Robin Goldsetter is a savvy businesswoman. Her shop, Robin's Hair Design, has been a fixture of the Head House Square neighborhood for 30 years.

Goldsetter and her husband, Dan, a pilot, rehabbed both the South Philadelphia house they live in and a cottage upstate, so Robin decided to try picking up a property at sheriff's sale. So far, her efforts have harvested nothing but contempt for the system.

Our paths crossed during the lunch break of a four-hour Philadelphia sheriff's sale June 2. "I'm looking to buy something near our house," Goldsetter said, holding the booklet the sheriff produces each month with a list of properties and photos. "My husband has a lot of time off between flights to fix up a property, so I took the day off from work."

Goldsetter bid on a few properties she had seen, from the outside, before the auction.

Despite her preparation, she left empty-handed, as did most of those who harbored hopes like hers.

"I just don't get it," she said. "Eighty percent of listings are stayed or postponed, but the ones that do get to auction are bought by the same people or the bank's lawyers." (When they bought their $60,000 fixer-upper cottage upstate, Goldsetter acknowledged, she "trespassed" - the door was open - and was able to find the information they needed to acquire it.)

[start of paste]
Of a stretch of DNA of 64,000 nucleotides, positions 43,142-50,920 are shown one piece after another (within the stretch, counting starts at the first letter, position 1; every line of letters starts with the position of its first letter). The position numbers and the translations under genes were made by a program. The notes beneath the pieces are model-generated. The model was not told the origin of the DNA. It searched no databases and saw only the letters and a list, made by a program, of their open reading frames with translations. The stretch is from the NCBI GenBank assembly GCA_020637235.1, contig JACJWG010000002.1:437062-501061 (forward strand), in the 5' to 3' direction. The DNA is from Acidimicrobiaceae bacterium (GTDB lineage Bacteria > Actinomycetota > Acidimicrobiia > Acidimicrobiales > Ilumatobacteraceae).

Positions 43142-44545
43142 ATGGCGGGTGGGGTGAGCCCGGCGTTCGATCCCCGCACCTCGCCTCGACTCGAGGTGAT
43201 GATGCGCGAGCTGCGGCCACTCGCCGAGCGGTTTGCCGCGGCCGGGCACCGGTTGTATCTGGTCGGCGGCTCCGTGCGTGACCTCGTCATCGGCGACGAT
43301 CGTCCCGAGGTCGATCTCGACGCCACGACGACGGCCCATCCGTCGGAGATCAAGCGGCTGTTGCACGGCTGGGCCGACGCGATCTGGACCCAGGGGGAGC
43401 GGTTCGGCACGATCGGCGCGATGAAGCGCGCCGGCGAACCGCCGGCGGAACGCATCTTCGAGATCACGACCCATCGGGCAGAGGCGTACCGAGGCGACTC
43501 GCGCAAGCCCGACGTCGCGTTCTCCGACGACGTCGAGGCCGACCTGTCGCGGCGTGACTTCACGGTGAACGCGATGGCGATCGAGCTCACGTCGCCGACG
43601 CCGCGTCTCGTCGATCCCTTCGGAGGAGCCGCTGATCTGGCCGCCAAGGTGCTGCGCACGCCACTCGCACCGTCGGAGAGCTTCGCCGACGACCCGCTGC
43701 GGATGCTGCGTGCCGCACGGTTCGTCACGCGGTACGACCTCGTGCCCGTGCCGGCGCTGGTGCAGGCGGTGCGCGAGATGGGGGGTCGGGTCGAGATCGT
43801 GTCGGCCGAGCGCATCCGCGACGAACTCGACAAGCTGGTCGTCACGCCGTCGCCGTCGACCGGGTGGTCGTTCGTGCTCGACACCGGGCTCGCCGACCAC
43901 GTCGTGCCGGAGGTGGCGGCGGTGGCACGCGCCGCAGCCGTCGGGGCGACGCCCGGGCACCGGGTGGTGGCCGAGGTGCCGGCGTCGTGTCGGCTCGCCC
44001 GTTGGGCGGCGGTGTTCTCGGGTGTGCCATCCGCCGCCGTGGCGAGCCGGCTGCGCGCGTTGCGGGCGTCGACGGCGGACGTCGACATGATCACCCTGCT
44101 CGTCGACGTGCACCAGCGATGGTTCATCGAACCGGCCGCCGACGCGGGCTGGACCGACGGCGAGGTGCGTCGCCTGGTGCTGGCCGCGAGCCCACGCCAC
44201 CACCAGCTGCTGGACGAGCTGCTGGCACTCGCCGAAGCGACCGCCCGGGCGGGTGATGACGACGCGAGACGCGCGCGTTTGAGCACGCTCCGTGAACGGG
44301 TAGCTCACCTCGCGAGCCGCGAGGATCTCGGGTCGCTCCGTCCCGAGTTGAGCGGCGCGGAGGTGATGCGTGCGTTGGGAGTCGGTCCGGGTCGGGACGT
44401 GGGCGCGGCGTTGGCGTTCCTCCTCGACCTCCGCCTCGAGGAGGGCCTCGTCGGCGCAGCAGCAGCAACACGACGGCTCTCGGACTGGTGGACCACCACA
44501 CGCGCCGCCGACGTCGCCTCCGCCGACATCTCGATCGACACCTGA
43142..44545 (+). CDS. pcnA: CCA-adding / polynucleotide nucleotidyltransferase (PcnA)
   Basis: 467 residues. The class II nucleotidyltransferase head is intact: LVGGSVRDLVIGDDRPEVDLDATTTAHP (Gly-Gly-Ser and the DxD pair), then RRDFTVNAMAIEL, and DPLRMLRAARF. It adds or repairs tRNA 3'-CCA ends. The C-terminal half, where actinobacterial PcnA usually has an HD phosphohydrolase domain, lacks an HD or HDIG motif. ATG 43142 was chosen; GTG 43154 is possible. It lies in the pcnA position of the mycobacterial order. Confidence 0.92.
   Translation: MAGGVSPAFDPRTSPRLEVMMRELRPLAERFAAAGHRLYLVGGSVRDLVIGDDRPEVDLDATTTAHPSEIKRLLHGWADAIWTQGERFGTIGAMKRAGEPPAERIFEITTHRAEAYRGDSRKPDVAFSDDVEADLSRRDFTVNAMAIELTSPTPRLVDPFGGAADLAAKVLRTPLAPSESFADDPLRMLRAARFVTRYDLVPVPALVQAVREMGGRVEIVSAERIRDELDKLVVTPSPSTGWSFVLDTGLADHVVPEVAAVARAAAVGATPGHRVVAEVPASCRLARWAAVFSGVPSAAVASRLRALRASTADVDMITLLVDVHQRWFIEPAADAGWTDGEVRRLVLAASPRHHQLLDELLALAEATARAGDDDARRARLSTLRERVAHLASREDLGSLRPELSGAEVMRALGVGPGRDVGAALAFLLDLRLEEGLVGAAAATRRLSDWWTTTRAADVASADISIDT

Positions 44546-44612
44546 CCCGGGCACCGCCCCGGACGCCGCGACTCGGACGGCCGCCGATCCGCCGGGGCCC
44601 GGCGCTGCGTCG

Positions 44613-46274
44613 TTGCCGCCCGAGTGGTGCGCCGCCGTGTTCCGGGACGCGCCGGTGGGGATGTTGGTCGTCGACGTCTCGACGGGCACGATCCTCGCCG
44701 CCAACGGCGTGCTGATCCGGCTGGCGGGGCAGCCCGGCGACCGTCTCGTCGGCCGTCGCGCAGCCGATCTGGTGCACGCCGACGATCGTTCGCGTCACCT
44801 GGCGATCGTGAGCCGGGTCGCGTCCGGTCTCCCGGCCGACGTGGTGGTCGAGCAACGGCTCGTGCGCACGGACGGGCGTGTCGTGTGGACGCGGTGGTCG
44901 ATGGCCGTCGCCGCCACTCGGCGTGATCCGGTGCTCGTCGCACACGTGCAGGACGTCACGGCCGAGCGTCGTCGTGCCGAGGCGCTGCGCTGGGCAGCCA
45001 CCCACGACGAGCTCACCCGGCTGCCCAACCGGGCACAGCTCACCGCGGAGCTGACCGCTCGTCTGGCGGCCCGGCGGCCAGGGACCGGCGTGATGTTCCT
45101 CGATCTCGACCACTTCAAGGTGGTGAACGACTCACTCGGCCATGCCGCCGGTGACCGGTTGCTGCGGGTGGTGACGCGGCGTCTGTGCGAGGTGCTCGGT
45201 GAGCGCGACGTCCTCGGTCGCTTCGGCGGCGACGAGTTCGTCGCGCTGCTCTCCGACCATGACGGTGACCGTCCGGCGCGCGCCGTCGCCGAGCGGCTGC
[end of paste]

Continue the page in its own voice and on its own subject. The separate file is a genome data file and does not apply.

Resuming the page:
Marc Sherby of Devon regularly attends sheriff's sales in the region, is the author of How to Buy Real Estate at Foreclosure Auctions (Trafford Publishing, $19.95), and will begin a course on the process in the fall. He understands Goldsetter's frustration.

"The bank," Sherby said, "will bid up to its upset price" - what it is owed, plus foreclosure costs, back taxes, and fees. "Usually, it will announce that price before the bidding starts. That alerts everyone what that price will be that the bank will bid up to before dropping out."

Assuming no one outbids the bank, the "attorney on the writ" takes it back on behalf of the bank, Sherby says. The property is then listed with an REO (real estate owned) broker specializing in those properties.

Most are sold to investors, but Sherby warned that buying REOs can be tricky, because the transaction favors the bank. In most cases, he said, "the buyer will be asked to sign a corporate addendum, which basically says the bank can do what ever it wants up until settlement and you have no rights."

The bank can decide not to settle on the scheduled day, "and you can't do anything about it," he said. "REOs are sold 'as is / where is,' so if the property has no kitchen, most lenders won't give you a mortgage."

Other than banks, Goldsetter's chief competitors at sheriff's sales are what Sherby called "seasoned, third-party professionals," including investors and "double agents" - lawyers working for banks who bid up the prices. Thus, he confirmed Goldsetter's suspicions about other bidders.

"I don't know why the bank would want to take some of these properties back," she said. "They could do better if they sold one to me."

"On the House" appears Sundays in The Inquirer. Contact Alan J. Heavens at 215-854-2472 or aheavens@phillynews.com.
Inquirer real estate writer Alan J. Heavens is the author of "Remodeling on the Money" (Kaplan Publishing). His home-improvement columns appear Fridays in Home & Design.